We were approached by Natasha Ginks and her family to extend their family home in rural Oxfordshire. As a keen eco-blogger and opinion leader on environmentally-conscious renovation, Natasha’s brief had sustainability at its heart.
The brief was for a new entry sequence to the main house inclusive of a new kitchen, dining room, garden room and utility spaces. The historical approach to the building had become obscured following the sale of land in the ‘90s, resulting in an oblique and unsatisfactory approach via a modern and utilitarian lean-to.
In close consultation with Natasha and her family, Transition by Design designed and built an elegant ecological extension, the design harmonising natural materials and low energy design within the challenges of a listed building. The new design redefines the entry sequence with a new axis linking the formal front garden and the rear kitchen garden.
The blade-like roof was designed almost impossibly thin, stressed skin panels and a concealed gutter creating a lightness against the existing building. The slender new roofline subtly appears as a continuation of the existing string course.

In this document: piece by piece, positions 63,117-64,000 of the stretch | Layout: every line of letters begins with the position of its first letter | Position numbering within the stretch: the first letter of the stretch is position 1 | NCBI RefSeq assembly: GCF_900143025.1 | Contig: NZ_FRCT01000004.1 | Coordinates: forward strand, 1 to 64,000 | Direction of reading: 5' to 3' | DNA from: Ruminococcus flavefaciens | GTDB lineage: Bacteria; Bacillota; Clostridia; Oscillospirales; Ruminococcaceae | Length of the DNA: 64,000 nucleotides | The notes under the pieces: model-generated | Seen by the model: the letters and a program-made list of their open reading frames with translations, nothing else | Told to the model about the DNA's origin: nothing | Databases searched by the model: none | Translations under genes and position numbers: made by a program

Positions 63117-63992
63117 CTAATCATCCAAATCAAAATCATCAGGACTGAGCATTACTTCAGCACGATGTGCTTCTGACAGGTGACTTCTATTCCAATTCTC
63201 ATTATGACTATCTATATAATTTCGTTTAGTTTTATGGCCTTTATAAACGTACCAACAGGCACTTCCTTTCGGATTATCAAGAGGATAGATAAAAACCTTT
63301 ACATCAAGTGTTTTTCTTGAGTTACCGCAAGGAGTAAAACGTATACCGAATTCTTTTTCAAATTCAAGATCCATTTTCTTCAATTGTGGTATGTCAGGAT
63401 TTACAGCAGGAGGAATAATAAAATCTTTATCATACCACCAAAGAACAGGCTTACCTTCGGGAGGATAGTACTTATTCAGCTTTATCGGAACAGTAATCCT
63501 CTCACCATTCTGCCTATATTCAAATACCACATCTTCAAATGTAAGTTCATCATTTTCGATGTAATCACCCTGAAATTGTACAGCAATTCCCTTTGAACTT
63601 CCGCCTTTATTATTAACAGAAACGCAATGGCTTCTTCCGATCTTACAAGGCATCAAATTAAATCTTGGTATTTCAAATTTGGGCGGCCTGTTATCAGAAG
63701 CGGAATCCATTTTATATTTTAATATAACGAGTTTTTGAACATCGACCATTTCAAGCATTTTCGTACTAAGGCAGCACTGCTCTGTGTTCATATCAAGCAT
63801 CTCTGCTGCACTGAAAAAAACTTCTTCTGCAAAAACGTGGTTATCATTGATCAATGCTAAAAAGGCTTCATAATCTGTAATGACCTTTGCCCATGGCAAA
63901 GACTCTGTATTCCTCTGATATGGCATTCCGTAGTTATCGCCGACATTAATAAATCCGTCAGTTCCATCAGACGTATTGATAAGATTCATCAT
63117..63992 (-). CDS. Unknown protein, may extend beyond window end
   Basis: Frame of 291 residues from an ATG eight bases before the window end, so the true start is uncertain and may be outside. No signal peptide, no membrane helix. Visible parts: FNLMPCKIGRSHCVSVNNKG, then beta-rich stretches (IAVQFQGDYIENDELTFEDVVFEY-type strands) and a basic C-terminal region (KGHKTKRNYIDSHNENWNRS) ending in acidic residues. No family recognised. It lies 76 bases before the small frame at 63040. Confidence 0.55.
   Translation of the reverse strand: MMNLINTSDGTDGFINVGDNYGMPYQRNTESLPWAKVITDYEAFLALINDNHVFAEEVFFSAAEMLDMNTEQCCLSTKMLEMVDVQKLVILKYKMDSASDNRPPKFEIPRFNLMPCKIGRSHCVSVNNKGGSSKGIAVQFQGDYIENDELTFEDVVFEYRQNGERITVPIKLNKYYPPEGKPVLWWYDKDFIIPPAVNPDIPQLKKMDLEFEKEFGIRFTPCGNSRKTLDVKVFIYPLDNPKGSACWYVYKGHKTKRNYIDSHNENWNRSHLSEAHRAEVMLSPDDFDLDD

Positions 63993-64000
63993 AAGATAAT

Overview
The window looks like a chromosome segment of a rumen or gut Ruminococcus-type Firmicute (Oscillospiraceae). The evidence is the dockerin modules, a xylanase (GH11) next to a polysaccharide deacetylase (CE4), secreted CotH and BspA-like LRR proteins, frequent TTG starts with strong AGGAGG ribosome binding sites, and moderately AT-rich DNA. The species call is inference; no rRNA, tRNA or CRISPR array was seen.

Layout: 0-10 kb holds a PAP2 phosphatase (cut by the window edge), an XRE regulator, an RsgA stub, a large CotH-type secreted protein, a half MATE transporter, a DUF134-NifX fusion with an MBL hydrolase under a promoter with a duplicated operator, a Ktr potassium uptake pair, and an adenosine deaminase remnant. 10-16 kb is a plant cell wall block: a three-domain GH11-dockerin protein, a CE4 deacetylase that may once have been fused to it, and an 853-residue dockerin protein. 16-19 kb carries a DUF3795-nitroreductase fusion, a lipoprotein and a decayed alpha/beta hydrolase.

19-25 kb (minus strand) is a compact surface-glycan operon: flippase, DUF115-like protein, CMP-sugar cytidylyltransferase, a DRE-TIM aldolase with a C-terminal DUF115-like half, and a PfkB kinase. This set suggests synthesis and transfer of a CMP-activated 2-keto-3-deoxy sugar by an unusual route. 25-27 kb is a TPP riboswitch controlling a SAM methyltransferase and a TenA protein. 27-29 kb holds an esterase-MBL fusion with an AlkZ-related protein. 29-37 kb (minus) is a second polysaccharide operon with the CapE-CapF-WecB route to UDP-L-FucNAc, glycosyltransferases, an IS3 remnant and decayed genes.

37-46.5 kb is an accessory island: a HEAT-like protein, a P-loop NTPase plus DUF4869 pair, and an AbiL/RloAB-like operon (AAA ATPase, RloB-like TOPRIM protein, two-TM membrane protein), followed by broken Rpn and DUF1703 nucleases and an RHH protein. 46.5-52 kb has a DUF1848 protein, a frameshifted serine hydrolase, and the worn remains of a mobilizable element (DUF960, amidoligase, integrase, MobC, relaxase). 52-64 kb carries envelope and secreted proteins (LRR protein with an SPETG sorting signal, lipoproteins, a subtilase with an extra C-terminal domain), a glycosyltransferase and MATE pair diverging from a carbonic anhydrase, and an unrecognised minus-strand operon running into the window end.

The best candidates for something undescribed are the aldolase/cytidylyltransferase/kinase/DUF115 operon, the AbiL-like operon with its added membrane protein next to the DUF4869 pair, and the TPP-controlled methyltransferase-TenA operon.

The construction confounds the idea that super-insulated natural construction results in cumbersome architecture. The natural materials: reclaimed brick and oak, lime plasters, spruce, polished concrete were left unadorned creating a contrasting balance of textures.
Very high thermal comfort is delivered at near zero carbon, effectively nesting a high-performance new build within a historical solid masonry building. Key elements include a thermal bridge free thermal envelope, triple glazed floor-to-ceiling glazing, a ground source heat pump, and both mechanical ventilation and heat recovery.
Their vision and knowledge of green, sustainable building techniques is unrivalled. They showed incredible attention to detail and dedication to their work and we highly recommend them.Natasha Ginks, client
The glazed west façade is respectfully set back in line with the 1750’s building whilst embracing the formal front garden. The new 45º axis between the front and rear gardens is expressed in the brick coursing and orientation of the timber ceiling.
Passivhaus methodology was used and the building energy modelled with PHPP. The solar gains are optimised to the south allowing light and warmth to pour into the garden room yet protected in excess summer heat by the oversailing roof and exposed thermal mass.